Virtual Guide Dog

A new wearable device developed by MIT scientists is composed of a 3D camera, and it could potentially serve as a ‘virtual guide dog’ for the visually impaired.

For the 3D camera, the researchers created a low-power chip to allow it to process the camera's data and consume a very minimal amount of power—only one-thousandth versus conventional computer processors that are tasked with executing the same algorithm.

The prototype device containing the chip is about the size of a binoculars case, can be worn around the neck, and is equipped with an experimental 3D camera. The user can then operate it using a mechanical Braille interface that was also developed at MIT’s Computer Science and Artificial Intelligence Laboratory. This interface can send information to the user regarding the distance to nearby obstacles that are located in the direction the user is headed towards.

"There was some prior work on this type of system, but the problem was that the systems were too bulky, because they require tonnes of different processing," said first author Dongsuk Jeon, from MIT's Microsystems Research Laboratories (MTL) at the time of the study.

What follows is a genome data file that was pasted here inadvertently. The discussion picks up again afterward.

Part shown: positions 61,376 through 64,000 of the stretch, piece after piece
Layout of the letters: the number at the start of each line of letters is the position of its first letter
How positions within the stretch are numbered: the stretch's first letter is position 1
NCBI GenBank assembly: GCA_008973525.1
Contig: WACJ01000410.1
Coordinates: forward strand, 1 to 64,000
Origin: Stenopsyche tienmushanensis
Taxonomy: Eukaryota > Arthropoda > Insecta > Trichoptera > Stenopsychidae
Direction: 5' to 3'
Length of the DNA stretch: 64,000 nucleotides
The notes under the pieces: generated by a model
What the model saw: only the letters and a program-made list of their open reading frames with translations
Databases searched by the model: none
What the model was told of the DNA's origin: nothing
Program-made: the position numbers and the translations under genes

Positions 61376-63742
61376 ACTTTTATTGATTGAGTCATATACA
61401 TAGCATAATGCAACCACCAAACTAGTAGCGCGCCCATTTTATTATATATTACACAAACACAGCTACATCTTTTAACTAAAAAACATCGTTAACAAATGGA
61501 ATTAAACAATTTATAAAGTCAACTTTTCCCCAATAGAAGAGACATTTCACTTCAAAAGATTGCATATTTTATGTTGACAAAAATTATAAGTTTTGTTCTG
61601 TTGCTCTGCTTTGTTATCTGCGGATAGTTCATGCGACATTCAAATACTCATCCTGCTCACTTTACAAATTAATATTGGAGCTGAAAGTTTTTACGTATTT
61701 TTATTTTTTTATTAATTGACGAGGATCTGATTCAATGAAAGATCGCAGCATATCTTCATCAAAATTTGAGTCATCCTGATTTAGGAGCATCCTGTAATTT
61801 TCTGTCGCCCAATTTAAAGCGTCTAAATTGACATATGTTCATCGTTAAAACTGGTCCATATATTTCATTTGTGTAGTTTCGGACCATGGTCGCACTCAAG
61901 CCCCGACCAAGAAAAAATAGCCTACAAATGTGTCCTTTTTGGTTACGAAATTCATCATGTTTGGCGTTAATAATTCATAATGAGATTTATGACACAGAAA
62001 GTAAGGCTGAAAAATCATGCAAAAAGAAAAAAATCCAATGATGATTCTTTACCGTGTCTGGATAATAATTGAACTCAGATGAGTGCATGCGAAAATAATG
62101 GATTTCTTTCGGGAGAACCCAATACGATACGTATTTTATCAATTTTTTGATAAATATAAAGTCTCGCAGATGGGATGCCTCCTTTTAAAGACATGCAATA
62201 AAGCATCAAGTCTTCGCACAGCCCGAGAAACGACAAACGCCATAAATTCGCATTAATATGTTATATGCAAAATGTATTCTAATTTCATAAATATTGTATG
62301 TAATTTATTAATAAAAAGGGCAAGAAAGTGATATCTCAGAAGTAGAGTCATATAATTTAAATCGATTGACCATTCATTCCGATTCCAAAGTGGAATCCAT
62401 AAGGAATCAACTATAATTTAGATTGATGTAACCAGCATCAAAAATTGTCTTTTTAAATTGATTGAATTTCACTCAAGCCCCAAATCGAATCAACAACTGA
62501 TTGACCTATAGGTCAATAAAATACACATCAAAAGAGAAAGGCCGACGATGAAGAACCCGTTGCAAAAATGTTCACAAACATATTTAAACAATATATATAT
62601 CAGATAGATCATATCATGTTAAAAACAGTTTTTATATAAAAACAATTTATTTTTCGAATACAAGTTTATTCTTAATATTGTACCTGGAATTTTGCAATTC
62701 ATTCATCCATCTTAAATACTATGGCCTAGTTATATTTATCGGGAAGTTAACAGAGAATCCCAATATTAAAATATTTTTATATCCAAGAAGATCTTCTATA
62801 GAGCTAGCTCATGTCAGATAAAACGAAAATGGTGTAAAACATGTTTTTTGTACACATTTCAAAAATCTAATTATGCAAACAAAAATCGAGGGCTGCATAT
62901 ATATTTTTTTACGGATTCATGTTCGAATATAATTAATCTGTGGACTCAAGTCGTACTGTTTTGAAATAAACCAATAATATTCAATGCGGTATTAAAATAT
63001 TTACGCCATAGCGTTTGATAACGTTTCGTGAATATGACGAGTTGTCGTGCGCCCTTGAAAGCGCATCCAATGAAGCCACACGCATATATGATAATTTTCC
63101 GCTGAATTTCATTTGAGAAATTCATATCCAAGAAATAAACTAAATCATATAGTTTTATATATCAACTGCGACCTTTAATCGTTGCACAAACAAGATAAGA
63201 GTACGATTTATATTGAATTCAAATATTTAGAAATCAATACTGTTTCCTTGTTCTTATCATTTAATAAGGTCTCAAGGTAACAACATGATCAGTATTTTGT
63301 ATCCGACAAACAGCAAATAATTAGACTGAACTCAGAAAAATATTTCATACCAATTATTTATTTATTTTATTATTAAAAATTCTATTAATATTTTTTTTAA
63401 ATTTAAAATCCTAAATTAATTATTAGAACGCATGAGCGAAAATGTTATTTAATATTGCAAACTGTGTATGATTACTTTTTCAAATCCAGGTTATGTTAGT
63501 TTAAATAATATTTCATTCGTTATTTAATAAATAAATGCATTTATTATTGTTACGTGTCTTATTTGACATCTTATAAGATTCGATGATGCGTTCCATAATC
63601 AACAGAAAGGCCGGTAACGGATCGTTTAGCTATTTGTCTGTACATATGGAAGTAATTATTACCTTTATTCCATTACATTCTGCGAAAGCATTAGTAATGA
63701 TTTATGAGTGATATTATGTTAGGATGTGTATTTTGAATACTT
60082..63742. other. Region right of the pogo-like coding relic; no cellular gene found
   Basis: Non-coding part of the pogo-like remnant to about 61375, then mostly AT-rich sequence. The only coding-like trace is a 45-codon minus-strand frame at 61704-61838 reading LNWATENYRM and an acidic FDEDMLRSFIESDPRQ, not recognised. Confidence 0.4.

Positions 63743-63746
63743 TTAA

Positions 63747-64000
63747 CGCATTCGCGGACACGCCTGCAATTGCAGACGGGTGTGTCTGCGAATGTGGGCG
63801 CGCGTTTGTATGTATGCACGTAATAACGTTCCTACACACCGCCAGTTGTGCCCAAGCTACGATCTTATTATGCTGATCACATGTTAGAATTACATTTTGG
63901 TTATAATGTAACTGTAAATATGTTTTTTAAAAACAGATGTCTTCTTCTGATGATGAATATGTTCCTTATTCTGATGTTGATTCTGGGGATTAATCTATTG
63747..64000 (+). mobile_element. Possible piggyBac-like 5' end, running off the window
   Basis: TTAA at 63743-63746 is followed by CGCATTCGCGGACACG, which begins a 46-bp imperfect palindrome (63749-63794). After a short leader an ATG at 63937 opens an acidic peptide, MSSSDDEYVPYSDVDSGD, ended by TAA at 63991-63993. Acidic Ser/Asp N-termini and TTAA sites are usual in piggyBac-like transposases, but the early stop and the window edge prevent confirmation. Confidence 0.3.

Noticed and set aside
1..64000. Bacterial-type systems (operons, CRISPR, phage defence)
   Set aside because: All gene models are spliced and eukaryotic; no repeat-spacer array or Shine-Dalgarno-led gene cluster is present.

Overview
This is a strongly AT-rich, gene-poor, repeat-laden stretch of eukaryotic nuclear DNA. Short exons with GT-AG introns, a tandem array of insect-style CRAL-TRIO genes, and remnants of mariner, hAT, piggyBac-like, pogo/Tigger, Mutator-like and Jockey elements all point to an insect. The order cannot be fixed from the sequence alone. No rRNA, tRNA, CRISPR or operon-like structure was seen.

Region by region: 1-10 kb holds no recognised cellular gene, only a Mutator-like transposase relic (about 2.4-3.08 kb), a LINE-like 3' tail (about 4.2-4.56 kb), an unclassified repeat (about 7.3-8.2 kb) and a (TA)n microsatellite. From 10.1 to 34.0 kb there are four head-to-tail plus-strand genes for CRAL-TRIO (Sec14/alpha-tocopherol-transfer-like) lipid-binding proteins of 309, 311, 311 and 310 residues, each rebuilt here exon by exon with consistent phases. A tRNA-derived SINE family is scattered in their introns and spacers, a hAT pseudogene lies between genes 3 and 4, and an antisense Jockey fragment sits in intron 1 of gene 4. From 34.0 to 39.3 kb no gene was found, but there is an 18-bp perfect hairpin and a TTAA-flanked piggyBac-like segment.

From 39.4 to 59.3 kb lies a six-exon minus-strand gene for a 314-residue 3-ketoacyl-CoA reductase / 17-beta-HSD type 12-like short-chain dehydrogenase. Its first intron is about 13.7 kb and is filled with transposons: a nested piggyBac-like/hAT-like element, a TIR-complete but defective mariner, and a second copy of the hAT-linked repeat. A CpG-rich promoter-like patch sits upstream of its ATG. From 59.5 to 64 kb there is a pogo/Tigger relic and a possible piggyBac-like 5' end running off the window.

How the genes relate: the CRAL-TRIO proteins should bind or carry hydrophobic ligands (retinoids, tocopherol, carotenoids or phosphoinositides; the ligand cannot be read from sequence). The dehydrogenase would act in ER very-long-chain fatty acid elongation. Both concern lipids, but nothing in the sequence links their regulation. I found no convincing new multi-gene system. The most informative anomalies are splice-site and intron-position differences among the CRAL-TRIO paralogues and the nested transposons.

"We wanted to miniaturise this system and realised that it is critical to make a very tiny chip that saves power but still provides enough computational power," said Jeon, now at Seoul National University in South Korea.

Point Cloud

The output from any 3D camera can be converted into a representation called a ‘point cloud.’ This then depicts the spatial location of various points on the surfaces of objects.

MIT develops 3D camera and energy efficient chip to serve as 'virtual guide dog.' Image Credit: MIT

This standard algorithm was then modified to trace the point cloud and lower the chips’s power consumption. This same chip is also responsible for quickly giving a rough comparison between each new, successive frame that becomes a good indication of the user’s movement—if the there are barely any changes, then it likely means the user is not moving and will thus send a signal to the camera to lower its frame rate and save power.

As it is, the prototype device is already less obtrusive than any other existing technology that serves the same purpose. But researchers believe they can make it even smaller .

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